BACTERIAL systems (Dimroth. this Forum), the energy-coupling domains of the PTS permeases are topologically distinct, being localized to cytoplasmically exposed domains or polypeptides within the permeases (Erni; Jaeobson, Sutrina et aL, this F o r m ) . While the information summarized above clarifies our picture of perme~se topography and reveals that energy coupling can be structurally and functionally dissected from substrate binding and translocation, it does not provide new insight into the actual transloeat[ n mechanisms. Relevant to these mechanisms are recent permease sequence and structural analyses sug-

~l~[~rpe f ~ s



gesting that many of the transport systems discussed in this Forum are evolutionarily related (fig. i). Thus, (1) the sugar:cation symporters such as the iactose:H ~ and melibiose:Na ÷ permeases appear to each consist of twelve transmembrane helical segments (possibly derived from an ancestral protein half as large with only six transmembrane helical segments (Szkutnicka et aL, 1989) with both the N- and C-termini localized to the cytoplasmic side of the membrane (~otfield e t a L ; Brooker; Maloney; Roepe et aL, this Forum). ( 2 ) T h e integral membrane constituents of the binding-proteindependent systems probably span the

b~nding protein ~rmases

~'e-t'~pe ~.¢estrat perlease

FiG. 1. - - Schematic diagram of a proposal saggesling that the integral membrane domains o f several permease classes exhibit common slructural fea!nres and have a common evolutionary origin. The ancestral permeasc) common to the different permease systems depicted, is suggested to be a pore-type transmembrane protein similar in structure to tile glycerol permease of E. call (a pore-type fac~ilitator).Carrier-type facilitators such as the lactose and melibiose permeases of E. carl may have evolved their symport (carrier-like) properties by evolving intramembrans binding sites for the solute and the coupL;ngcation as well as the potential for two mctastable ¢onformational states of about equal free energies which permit exposure of the central binding site alternately to the two sides of the membrane, The binding-proteindependent permeases may utilise relatively static solute-binding sites within the tran~membrahe channel. They may have recruited high-affinity solute recognition proteins (present in the periplasm) as well as energy-coupling reg'~latoryproteins (localizedto th~ cytoplasmic face of the membrane). The PTS permeases similarly possess their energy-couplingdomains Iocahzed to the cytoplasmic face of the membrane, and a "carrier-type" trae,slocatiug mechanism like that observed for the facilitators is suggested, The common ancestral pcrmeasc is proposed to have given rise only to the hydrophobic translocating domains of the permeases, and not to the auxiliary p~oteins or domains that function in solute recognition and energy coupling. The proposal illustrated in this figure may apply to other classes of permeases uch as the oxyanion-transtocating ATPases and the substrate-decarboxylating, cation-transloeating transport systems.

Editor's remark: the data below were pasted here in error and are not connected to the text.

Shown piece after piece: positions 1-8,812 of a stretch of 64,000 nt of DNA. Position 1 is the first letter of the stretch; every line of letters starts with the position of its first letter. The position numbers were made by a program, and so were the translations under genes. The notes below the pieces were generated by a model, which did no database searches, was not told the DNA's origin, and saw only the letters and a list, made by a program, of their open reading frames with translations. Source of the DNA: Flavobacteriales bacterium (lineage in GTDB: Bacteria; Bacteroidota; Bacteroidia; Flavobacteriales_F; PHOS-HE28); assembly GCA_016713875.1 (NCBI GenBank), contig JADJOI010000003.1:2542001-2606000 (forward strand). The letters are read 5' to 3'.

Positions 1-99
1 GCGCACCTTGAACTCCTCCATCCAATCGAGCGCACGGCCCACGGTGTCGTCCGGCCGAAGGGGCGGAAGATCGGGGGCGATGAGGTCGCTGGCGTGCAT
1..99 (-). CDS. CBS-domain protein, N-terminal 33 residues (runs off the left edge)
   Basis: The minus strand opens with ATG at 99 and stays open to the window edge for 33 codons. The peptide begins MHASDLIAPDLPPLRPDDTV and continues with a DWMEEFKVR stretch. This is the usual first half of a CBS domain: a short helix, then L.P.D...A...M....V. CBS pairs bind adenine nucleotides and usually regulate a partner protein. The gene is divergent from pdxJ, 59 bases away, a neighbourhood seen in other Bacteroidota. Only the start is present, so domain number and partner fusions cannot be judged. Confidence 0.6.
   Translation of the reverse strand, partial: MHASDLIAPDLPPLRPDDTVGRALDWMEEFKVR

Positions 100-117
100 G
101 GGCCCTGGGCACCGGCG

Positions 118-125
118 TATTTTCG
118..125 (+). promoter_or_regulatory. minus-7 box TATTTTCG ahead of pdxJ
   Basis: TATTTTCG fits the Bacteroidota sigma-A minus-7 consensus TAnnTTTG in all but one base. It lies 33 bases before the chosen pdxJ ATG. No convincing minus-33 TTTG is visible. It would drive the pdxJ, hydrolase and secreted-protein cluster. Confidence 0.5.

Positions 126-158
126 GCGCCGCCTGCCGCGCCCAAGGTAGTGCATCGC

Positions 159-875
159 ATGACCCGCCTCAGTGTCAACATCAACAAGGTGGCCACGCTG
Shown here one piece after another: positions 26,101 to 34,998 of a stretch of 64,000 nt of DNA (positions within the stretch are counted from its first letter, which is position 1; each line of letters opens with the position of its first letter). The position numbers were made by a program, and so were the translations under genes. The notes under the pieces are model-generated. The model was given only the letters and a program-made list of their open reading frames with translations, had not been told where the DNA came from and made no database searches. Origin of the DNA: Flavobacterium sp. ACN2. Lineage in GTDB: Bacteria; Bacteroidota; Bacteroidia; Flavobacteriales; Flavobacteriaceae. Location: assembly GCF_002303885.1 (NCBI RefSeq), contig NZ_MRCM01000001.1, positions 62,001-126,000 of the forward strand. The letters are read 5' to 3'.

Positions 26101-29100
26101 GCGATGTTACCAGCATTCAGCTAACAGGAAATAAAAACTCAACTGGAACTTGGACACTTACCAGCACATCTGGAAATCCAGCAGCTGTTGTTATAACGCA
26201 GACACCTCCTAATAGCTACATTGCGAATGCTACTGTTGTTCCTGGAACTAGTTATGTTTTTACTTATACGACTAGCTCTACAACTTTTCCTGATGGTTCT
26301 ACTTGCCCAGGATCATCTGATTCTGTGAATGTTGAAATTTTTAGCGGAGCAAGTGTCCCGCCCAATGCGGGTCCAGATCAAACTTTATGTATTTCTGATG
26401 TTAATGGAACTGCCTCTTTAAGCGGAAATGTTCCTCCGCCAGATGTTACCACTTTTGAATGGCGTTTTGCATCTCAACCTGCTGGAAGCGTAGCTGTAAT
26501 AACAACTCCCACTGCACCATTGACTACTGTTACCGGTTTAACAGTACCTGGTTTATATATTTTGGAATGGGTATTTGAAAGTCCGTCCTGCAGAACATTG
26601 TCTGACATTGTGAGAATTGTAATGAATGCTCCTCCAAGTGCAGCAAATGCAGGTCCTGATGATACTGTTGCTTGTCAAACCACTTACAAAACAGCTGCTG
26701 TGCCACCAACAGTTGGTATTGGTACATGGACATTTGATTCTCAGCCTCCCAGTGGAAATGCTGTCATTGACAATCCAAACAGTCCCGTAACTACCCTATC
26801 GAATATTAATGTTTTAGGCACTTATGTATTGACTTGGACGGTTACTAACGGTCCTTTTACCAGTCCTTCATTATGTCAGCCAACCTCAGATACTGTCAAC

6 th F O R U M I N M I C R O B I O L O G Y

membrane six times, and they exist in the membrane as heterodimers where the two subunits of the dimeric structure exhibit sequence similarity with each other (Higgins, this Forum). (3) A total of six or seven transmembrane segments has been predicted for the two integral membrane constituents of the Na+-translocating oxa!oacetate decarboxylase (Dimroth, this Foi'um). (4) The PTS permeases, which apl'~ear to be preseot in the membrane as dimers (homodimers), possess subunits which undoubtedly span the membrane at least six times (Erni; Jacobson; Sutrina et al., this Forum). Indeed, sequence comparisons have revealed that within the transmembrane regions, a segment of the fructose-specific PTS permease of Rhodobacter capsulatus exhibits over 25 % identity with membrane-imbedded segments of two homologous glucose facilitators of animals (L.-F. Wu and M.H. Saier, Jr., manuscript in preparation), and that the mannitol PTS permeasc of E. coil exhibits significant sequence identity with the Na + / H + antiporter of E. coli (M.E. Ba!:er and M.H. Saier, Jr., manuscript in preparation). Finally, the integral membrane component of the oxyanion pump (ArsB) has a molecular weight similar to those of the symporters and may span the membrane 10 or 12 times (Rosen, this Forum). These structural similarities suggest a common origin, but what might the evolutionary precursor have been? Recent sequence comparisons have shown that the glycerol facilitator, which functions as a non-specific pore through which straight-chain carbon compounds can pass (Heller etal., 1980), shows sequence identity with p r o b a b l e transmembrane pore-forming proteins of animals and plants (Baker and Saier, 1990). These pore-forming proteins all contain six potential transmembrane a-helicai segments, and in one case, that of the major intrinsic protein (MIP) of mammalian lens cells, both the N- and tl;e C-termini have b~en shown to be localized to the cytoplasmic face of the m e m b r a n e . Thus, the .~ncestral permease may have been a sh~p!e nor_specific transmcmbrane channel-protein like the present-day glycerol facilitator